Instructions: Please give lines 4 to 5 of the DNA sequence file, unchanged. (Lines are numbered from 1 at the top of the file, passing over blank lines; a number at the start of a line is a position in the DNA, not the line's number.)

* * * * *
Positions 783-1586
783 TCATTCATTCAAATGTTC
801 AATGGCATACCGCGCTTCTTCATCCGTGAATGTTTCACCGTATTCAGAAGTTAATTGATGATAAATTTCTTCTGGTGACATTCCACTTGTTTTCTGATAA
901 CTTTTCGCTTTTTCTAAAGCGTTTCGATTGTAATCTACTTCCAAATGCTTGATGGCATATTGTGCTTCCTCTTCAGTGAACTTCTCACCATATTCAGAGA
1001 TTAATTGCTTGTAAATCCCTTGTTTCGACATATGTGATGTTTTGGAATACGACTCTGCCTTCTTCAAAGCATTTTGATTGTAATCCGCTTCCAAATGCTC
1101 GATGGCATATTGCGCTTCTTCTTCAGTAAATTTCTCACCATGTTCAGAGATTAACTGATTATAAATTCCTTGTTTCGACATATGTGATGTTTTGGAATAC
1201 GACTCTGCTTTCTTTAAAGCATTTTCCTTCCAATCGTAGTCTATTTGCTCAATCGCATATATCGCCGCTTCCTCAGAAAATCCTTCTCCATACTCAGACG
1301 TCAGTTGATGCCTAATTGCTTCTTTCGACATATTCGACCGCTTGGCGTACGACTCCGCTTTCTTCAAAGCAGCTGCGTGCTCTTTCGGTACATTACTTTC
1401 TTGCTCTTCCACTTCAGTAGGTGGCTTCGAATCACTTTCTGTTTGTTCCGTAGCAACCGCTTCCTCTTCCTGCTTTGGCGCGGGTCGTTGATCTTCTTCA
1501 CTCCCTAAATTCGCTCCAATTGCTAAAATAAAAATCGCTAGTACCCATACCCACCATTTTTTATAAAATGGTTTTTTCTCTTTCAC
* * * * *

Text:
901 CTTTTCGCTTTTTCTAAAGCGTTTCGATTGTAATCTACTTCCAAATGCTTGATGGCATATTGTGCTTCCTCTTCAGTGAACTTCTCACCATATTCAGAGA
1001 TTAATTGCTTGTAAATCCCTTGTTTCGACATATGTGATGTTTTGGAATACGACTCTGCCTTCTTCAAAGCATTTTGATTGTAATCCGCTTCCAAATGCTC